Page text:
Scott Chesney has travelled the world to inspire children and adults alike to achieve their dreams.
Now the Verona native is working closer to home to create inspiration and help the physically disabled find careers with his new foundation, Raise Hope Foundation, Inc.
With the help of Chesney and the other founders, Raise Hope provides training, mentoring and job placement help in the financial services sector for people with disabilities. For many, Chesney explains, this is the first time they have worked outside of their home.
"We are creating a blueprint for success and happiness. We want them to be happy and have a purpose, not just settle," Chesney said in a recent interview in his home office.
Chesney, who was surrounded by mementoes and photos from his travels and work as a professional speaker and life coach, is no stranger to challenges. At the age of 15 he awoke to paralysis after suffering a sudden spinal stroke.
Since this diagnosis, Chesney earned bachelor's and master's degrees from Seton Hall University, researched various physical and medicinal therapies and has studied the transformational techniques of the world's exceptional teachers of human behavior to create a personal blueprint for navigating life.
His research has led him to become a widely sought out motivational speaker for adults, teens and families. His disabilty has not stood in the way of him playing a variety of sports and taking on such challenges as walking on fire with his hands and swimming with dolphins. What he enjoys most is spending time with his wife and two children.
Creating Raise Hope Foundation
Chesney has recently cut back on consulting work to take on this new challenge. He was inspired by two of the founders of Raise Hope, Brian Rogers and Mike Testa, both financial professionals.
Rogers, a Vietnam Veteran, developed throat cancer, a result of his exposure to Agent Orange. A surgical procedure left him without the use of his vocal chords.
Testa later was forced to fire his colleague. This injustice sparked Testa to create Raise Hope. According to Chesney, Testa noticed "there were not many people in wheelchairs on Wall Street."
However, with both the adoption of the Americans with Disabilities Act (ADA) and the explosion of technology, a "level playing field" was created for people with physical disabilities.
With space donated by the Fidelco Group, Raise Hope set up its school at the Rutgers Business School in Newark. While Rutgers is not directly affiliated with Raise Hope, the school has offered its help to the foundation.
While Rogers works to recruit and mentor disabled military veterans, Chesney and Donald Galante, the chief investment officer of ED&F Man Capital Markets and the managing partner and founder of Gala Capital Management, teach the classes.
Classes run in 14-week sessions in both the spring and fall. Chesney explained the group meets weekly on Mondays beginning with lunch.
Galante then covers financial training including preparation for financial certification tests such as the Series 7 exam.
Areas covered by Galante include understanding basic "Street" terms such as reading financial reports and how a company works to specifics on topics such as derivatives, global markets, SEC regulations and investing vs. trading. Homework is assigned weekly.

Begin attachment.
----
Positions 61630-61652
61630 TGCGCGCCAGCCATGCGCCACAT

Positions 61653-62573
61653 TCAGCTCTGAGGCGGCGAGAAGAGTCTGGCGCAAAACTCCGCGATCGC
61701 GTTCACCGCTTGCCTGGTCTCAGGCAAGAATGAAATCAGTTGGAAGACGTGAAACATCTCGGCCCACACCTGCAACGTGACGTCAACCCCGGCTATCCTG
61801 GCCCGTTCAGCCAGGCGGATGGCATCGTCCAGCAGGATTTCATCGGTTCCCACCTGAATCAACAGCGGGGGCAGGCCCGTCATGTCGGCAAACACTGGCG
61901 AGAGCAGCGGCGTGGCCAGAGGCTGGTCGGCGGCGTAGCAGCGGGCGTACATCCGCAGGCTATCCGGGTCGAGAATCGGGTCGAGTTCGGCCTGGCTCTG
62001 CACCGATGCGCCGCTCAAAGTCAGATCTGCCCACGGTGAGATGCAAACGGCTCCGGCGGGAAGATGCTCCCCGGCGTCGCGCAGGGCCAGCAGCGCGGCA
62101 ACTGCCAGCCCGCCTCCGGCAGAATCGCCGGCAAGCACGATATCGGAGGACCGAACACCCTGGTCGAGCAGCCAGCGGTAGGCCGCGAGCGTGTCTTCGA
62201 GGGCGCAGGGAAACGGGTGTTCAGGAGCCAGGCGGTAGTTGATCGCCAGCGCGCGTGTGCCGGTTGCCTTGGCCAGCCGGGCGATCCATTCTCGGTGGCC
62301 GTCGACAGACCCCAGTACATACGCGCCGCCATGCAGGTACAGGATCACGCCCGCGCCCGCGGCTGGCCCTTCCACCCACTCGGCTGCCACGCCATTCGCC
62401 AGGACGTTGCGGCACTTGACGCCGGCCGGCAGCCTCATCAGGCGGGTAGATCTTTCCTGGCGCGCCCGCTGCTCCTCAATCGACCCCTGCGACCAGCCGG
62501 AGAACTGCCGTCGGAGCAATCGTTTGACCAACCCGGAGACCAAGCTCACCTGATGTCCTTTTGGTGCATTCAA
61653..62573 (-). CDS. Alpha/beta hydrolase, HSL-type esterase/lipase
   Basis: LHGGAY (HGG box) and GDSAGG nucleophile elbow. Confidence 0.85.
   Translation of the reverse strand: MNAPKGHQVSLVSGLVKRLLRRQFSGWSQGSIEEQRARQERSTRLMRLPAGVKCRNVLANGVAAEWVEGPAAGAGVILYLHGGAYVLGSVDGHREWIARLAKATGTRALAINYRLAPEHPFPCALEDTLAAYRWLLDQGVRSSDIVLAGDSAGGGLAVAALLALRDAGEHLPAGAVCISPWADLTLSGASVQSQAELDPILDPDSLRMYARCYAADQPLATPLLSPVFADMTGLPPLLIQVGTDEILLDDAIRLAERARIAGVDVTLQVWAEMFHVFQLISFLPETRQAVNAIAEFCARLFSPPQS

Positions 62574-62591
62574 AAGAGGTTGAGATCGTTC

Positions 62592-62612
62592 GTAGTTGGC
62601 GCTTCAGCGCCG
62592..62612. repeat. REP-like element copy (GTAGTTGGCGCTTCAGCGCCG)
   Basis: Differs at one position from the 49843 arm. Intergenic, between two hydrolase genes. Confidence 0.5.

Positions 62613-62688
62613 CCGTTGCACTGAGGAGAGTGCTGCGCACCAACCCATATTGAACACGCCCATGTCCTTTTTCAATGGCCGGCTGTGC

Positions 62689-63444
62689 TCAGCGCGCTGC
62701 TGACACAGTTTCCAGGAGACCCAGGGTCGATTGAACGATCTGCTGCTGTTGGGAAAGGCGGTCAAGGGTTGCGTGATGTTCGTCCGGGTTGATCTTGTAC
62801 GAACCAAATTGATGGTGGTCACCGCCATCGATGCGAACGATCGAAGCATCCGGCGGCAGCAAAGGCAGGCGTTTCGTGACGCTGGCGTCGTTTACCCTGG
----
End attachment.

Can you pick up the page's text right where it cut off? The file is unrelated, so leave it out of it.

While Galante covers the financial nuts and bolts, Chesney provides training in Life Skills. Many of the participants have never held a job before.
"We try to make them have peace with the past," Chesney said. Both participants were born with a disability and those that acquired it through illness or injury, "They need to manage their disability. It is a discipline," Chesney added.
While Chesney covers job specific topics such as public speaking, resumé writing and interview techniques, he also coaches participants on managing emotions, work/life balance with a disability, creating and reacting to change, courageous leadership and leveraging fear.
The training begins with getting to classes on time. "There are no handouts, no excuses," Chesney said. For many, commuting to classes is a lesson in time management and managing their disability.
While Chesney acknowledges there are always legitimate reasons a trainee might miss a session, he expects to be notified, especially with technology making everyone easily accessible.
"We challenge people on this," Chesney said, noting the importance of professional courtesy.
Future Plans and Opportunities
With one class of participants already graduating and the spring course underway, Raise Hope founding partners are working to place participants in jobs.
Participants have taken part in job shadowing programs and Raise Hope is working with companies such as Merrill Lynch and Prudential.
While the course is geared to jobs in the financial services industry, Chesney points out within that field there are opportunites in departments such as public relations, social media and compliance. Eventually, Raise Hope would like to expand their training to other industries.
To raise more money for this non-profit organization, a fundraiser will be held in October. To make a donation to Raise Hope Foundation, Inc., or to find out about registering for the fall semester, click here.